No problem.

> If you have no control over the client...

Yeah, that is why I went with a message ID number in the body and
instructions in the user manual stating the replay must contain the
unaltered message id line.

Thanks for all your help.

On 10/20/2008 7:03:54 AM, DZ-Jay ([EMAIL PROTECTED]) wrote:
> I'm sorry, I think I mispoke.  I was actually thinking of SMTP
> server-to-server communication, which preserves headers; I'm
> not sure
> clietns would do that.  As a matter of fact, I have a suspicion they
> don't.  I'd try it anyway, just in case.
> However, the problem you have is not having control over the client;
> this is crucial.  If you have no control over the client, you cannot
> guarantee that a response or reply will contain any of the information
> you originally included in your message--headers or content.
> dZ.
> On Oct 20, 2008, at 05:41, DZ-Jay wrote:
> >
> > On Oct 19, 2008, at 08:09, zayin wrote:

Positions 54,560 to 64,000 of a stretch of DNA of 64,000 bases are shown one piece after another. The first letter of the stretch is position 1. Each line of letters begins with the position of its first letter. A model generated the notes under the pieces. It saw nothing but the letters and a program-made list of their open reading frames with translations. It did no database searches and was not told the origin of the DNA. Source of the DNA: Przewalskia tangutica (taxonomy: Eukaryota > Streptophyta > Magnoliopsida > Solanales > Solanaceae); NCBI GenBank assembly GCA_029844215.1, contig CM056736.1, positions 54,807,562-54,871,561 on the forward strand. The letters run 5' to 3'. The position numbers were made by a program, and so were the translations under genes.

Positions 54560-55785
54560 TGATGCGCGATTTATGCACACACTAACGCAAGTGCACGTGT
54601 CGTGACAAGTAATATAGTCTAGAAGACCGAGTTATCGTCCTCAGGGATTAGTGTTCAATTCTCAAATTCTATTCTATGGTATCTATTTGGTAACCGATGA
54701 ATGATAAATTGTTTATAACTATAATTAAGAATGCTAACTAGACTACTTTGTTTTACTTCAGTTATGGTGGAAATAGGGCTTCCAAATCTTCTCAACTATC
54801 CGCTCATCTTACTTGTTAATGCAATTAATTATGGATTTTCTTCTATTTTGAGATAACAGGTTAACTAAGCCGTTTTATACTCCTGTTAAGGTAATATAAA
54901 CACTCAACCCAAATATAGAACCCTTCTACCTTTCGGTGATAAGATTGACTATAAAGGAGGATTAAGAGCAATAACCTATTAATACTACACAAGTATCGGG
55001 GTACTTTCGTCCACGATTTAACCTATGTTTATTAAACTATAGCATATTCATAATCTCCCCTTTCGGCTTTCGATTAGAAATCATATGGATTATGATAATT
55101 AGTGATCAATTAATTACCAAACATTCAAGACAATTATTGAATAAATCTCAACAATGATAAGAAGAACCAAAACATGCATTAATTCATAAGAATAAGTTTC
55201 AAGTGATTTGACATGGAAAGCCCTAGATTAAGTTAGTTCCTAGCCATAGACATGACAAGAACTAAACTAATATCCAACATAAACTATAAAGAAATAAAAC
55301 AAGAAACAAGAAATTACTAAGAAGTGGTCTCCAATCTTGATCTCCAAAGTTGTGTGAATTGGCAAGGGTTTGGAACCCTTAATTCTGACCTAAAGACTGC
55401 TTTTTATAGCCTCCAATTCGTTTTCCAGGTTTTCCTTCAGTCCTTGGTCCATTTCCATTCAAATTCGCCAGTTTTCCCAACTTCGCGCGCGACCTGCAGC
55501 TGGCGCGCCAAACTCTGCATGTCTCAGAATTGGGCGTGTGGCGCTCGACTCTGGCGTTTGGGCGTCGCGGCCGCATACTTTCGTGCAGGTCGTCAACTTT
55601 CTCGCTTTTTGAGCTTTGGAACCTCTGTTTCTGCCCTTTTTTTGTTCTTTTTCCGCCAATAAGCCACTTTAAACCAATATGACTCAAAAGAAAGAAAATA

> >> The person receiving the alarm will just need to reply to the email.
> >
> > If you include an X-Header when you send the message, the client will
> > probably include it when replying, this is standard behaviour in most
> > clients.
> >
> >> So, it appears I might need to embed a unique string in the body of
> >> the
> >> message and use that to determine the responder.
> >
> > Use an X-Header.  Perform some tests: send a message with a new
> > X-Header and reply from your mail client and see if it's there.  This
> > may b

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